Best Player Available: This strategy is exactly what it sounds like. Whoever has the highest ADP is the guy you take. While this may sound ideal, in practice, you can end up thin at some positions if you don’t watch your draft progress. You can also miss out on sleeper candidates.

How Should I Deal With Trades?

We all know that things change as the season progresses. Injuries occur, you need a replacement, and there’s not anyone you like on the waiver wire. If you have depth at a particular position, you may think about a trade. But what makes a good trade? First, assess the needs, strengths, and weaknesses of your team. You don’t want to rob Peter to pay Paul. A good trade should also be a net gain for your team. There’s no point in making a trade that doesn’t make your roster stronger. You can also sweeten the pot by offering a two for one deal.

Finally, if someone offers you a trade, don’t let it sit in limbo. If you need to think about it, communicate with the person making the offer. It makes it difficult to set your lineup for the upcoming week when there’s a trade hanging over your head.

IDP Leagues: What are They and How Should I Draft?

First things first: IDP stands for “Individual Defensive Player.” In these leagues, fantasy managers roster anywhere from one defensive player to every defensive position. If you sign up for an IDP league, note that it’s much more work than a standard league, but they’re so fun! What should your draft strategy be in an IDP league? I’m glad you asked. For the most part, you keep the strategy you would use in a regular league; fill in your skill position players first, then find your defensive players. The next part is a little counter-intuitive: good individual defensive players can come from bad overall defenses. Since the bulk of your points come from tackles, you want a player who sees many snaps and has more opportunity to make those tackles. I’ll give you an example.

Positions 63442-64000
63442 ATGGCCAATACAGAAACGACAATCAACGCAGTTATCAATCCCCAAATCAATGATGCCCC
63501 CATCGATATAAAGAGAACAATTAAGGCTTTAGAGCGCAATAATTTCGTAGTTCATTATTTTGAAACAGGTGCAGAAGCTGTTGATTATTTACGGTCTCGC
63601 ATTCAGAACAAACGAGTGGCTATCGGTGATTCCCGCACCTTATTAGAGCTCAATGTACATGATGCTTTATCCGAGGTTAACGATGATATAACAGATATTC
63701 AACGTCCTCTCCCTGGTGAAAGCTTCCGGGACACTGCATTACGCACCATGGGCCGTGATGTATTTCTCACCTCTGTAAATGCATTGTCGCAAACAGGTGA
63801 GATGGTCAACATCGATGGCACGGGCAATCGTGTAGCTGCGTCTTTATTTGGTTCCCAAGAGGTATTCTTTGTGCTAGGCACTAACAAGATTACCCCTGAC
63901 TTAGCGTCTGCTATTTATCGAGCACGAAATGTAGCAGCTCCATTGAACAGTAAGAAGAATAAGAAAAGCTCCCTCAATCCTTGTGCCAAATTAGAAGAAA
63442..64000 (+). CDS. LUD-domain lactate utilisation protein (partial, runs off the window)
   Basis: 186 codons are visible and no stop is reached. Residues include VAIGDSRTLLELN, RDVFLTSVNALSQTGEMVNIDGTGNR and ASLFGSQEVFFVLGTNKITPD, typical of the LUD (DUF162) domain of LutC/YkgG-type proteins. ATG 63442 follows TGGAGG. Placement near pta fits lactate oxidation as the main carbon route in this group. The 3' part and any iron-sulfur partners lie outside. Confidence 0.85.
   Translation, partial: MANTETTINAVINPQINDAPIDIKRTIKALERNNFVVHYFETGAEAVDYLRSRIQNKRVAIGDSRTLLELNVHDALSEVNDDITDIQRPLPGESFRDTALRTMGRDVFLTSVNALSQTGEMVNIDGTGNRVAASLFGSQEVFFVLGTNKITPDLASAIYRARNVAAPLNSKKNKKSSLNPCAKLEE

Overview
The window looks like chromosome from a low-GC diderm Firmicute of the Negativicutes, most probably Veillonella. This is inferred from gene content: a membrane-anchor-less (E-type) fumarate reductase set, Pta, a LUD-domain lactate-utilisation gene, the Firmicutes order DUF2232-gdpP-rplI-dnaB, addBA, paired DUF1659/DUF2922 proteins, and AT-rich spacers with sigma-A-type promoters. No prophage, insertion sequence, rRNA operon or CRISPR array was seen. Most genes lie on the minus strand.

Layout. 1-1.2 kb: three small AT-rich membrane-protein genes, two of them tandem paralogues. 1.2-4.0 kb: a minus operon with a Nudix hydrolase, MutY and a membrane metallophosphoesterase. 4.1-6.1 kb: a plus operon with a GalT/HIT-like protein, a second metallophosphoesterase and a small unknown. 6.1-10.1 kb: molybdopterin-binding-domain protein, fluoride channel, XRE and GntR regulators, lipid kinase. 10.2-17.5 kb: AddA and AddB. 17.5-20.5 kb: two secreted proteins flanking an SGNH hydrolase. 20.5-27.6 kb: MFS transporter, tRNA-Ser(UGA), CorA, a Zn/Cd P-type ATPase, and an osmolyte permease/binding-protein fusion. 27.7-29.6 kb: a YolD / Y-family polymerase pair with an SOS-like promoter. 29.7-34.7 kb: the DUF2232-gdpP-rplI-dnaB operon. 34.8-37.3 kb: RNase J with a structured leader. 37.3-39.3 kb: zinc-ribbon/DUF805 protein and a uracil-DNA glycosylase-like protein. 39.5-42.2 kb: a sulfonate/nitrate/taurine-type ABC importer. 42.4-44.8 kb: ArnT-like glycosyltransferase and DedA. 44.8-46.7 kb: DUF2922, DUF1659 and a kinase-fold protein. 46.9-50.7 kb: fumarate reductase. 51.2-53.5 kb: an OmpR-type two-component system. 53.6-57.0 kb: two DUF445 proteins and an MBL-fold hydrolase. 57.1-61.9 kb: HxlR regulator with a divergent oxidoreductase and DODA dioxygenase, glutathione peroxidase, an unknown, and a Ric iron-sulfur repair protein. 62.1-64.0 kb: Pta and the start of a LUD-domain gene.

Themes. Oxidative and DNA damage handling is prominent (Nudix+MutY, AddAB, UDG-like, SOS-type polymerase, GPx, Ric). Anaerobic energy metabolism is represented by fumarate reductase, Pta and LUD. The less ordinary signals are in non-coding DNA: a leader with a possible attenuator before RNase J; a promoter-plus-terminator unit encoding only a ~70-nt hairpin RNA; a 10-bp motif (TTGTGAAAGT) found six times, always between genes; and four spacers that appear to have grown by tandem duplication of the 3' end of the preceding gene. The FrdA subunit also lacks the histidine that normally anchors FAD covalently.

In 2017, the Cleveland Browns finished 0-16; their defense was horrendous. However, Joe Schobert, their linebacker, had an outstanding IDP year. He played all 16 games and finished with 143 combined tackles (solo and assisted), three sacks, three forced fumbles, and an interception, finishing in the top-15 of all defensive players.

That brings me to another point. If your league only has one IDP spot, I advocate drafting linebackers first. In 2020, all but four of the overall defensive players were linebackers. As good as a shut-down corner is in real-life football, you’re not going to see him put up a lot of points because of the lack of tackles. The best fantasy corner in the league last season, Marlon Humphrey, averaged 8.7 points per game, while the best linebacker, Devin White, averaged 12.7 ppg. Those four points could be the difference-maker in tight matchups.

Let’s Wrap it Up

Well, we’ve come to the end of the series. I hope these articles help you edge the competition and take home your league trophy this season. Good luck! As always, if you have any questions, comments, or disagreements/shit-talking about my takes, I’m @Britt_Flinn on Twitter. Happy drafting!